A second test of Napier's wastewater for Covid-19 has come back negative, but more testing is needed before the region can relax, Hawke's Bay District Health Board says.
The city has been on high alert after the detection of Covid-19 in the city's wastewater on November 3 was announced.
Hawke's Bay Medical Officer of Health Nick Jones said while the negative result was encouraging, it was too early to be complacent as heavy rainfall last weekend may have impacted readings.
"We are encouraged by today's negative result.
"However, we cannot fully rely on just this test result as wastewater may have been diluted due to the heavy and consistent rainfall experienced last weekend.
"Another wastewater sample was collected in Napier today, with results expected later this week. If negative this will provide us with more confidence that the virus is no longer in the wastewater."
Jones said last week's positive result could still be linked to a person recovering in the community or someone who had recently returned from a Managed Isolation Quarantine (MIQ) facility.
"We know shedding of the virus can continue for some time after recovery and this could be the reason for last week's positive result.
"However, we cannot rule out that there is undetected community transmission."
Jones said it was "crucial" that people who were feeling unwell or had travelled to an alert level 3 region recently should get tested.
Jones said the DHB was opening up options to be tested without the need to book.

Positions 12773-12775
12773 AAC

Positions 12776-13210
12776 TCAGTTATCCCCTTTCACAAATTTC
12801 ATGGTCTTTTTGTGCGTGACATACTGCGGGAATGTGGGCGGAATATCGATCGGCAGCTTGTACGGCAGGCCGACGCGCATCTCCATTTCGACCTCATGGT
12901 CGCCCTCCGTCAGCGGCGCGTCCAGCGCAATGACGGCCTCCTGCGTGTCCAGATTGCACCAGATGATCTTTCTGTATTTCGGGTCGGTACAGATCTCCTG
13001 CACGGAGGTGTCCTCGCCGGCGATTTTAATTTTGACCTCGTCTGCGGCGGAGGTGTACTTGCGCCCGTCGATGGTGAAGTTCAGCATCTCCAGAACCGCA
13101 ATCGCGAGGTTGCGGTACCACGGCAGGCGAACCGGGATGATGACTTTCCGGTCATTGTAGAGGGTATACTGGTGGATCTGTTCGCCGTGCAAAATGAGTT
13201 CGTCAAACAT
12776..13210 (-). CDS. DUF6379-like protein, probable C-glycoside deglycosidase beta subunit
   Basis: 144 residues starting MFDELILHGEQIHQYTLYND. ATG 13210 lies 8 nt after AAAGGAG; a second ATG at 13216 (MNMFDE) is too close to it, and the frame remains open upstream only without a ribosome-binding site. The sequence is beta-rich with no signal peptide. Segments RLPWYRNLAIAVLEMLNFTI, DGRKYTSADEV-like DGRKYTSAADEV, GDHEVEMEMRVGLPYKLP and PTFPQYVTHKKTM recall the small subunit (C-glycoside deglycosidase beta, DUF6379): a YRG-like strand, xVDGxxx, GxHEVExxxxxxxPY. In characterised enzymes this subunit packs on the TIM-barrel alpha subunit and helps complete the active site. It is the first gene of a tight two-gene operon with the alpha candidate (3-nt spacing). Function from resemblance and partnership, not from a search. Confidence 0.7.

He said the DHB noted that not everyone liked or could make an appointment for testing.
No-appointment testing would be available in Napier tomorrow at the Whitmore Park vaccination drive-through between 10.30am and 7.30pm, with more testing clinics being finalised leading into the weekend.
Vaccination Programme Senior Responsible Officer Chris Mckenna said the DHB, together with providers across the region, continued to roll out vaccine clinics and raise coverage.
She said the DHB was focused on doing all it could to reach 90 per cent or more of the population fully vaccinated by the end of the year.
Apart from the clinics, mobile vans and Second Shot weekend, the DHB was also working with iwi, schools, disability support providers, transitional/emergency housing providers and others to offer pop-up and mobile education and vaccination events.
"Māori wardens have also been busy door-knocking in some suburbs to encourage people to get vaccinated.
"Getting fully vaccinated against Covid-19 is our best protection against the virus. People are less likely to require hospital care."